The measure was part of a plans to improve food chain traceability following the horse-meat scandal in 2013. The European Commission proposal aimed to tighten existing rules on responsibility and enforcement of food chain legislation, which now still lies primarily with EU member states. It sought to provide a way in which full cost recovery could be achieved for inspections and would have seen food and agriculture firms paying for this process.
The Conservative party claimed that “intensive negotiation and persuasion” by Member of European Parliament (MEP) Julie Girling had been a “major success” in securing the rejection earlier this month of the compulsory-fee scheme.
Speaking at a debate last week in Strasburg, Girling welcomed the move in its retainment of a member state's right to decide on levying fees.
“This was crucial for us – we must be able to take account of the different systems and economic conditions in place across the EU – in terms of respecting subsidiarity,” she said.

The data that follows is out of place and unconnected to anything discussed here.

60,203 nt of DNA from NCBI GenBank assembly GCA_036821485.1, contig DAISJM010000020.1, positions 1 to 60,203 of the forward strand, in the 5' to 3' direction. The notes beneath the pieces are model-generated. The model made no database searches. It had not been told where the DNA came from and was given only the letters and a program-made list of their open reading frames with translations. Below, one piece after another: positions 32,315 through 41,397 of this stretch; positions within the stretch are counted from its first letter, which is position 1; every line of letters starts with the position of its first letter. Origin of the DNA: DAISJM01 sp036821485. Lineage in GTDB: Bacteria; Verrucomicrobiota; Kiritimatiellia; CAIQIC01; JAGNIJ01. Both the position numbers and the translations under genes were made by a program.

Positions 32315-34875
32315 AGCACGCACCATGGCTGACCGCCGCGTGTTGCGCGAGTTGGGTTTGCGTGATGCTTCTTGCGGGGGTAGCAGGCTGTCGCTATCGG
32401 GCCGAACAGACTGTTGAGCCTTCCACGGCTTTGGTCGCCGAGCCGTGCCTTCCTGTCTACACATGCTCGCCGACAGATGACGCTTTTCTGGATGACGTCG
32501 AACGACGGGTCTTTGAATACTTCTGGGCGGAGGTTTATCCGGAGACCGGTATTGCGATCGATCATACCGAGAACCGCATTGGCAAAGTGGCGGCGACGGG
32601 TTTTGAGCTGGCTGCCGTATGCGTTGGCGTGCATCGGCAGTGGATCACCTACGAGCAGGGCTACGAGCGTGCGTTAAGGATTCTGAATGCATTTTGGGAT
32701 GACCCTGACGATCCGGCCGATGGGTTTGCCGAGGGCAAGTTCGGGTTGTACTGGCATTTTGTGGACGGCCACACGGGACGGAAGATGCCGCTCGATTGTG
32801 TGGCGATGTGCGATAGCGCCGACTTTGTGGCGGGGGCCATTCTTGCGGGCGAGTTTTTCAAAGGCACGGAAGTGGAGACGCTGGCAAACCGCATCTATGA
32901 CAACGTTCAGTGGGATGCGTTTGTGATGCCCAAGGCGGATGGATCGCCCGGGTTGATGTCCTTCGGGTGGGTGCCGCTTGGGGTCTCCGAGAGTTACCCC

"Concerns over the food chain were simply being used as an excuse to seize additional EU powers in order to dip official hands in the pockets of the agriculture industry, its customers, and the public,” she said.
£78 million in costs
The Conservative party recalled figures of a Whitehall study that estimated the measure would add £48 million in direct costs to the UK food industry and £30 million in administration.
According to Tories each EU country would have been obliged to levy fees from food-business operators in relation to the cost of official controls on food and feed supply.
“Arbitrary and compulsory”
Mrs Girling said: "Consumers and farmers need a regime that gives them confidence in the supply-chain when it comes to food and feed. But they should not be forced to pay for it by way of arbitrary and compulsory fees which do nothing in themselves to improve quality or standards.
"Doubtless the impact of the extra costs would ultimately have been felt in higher food prices which shoppers can ill afford."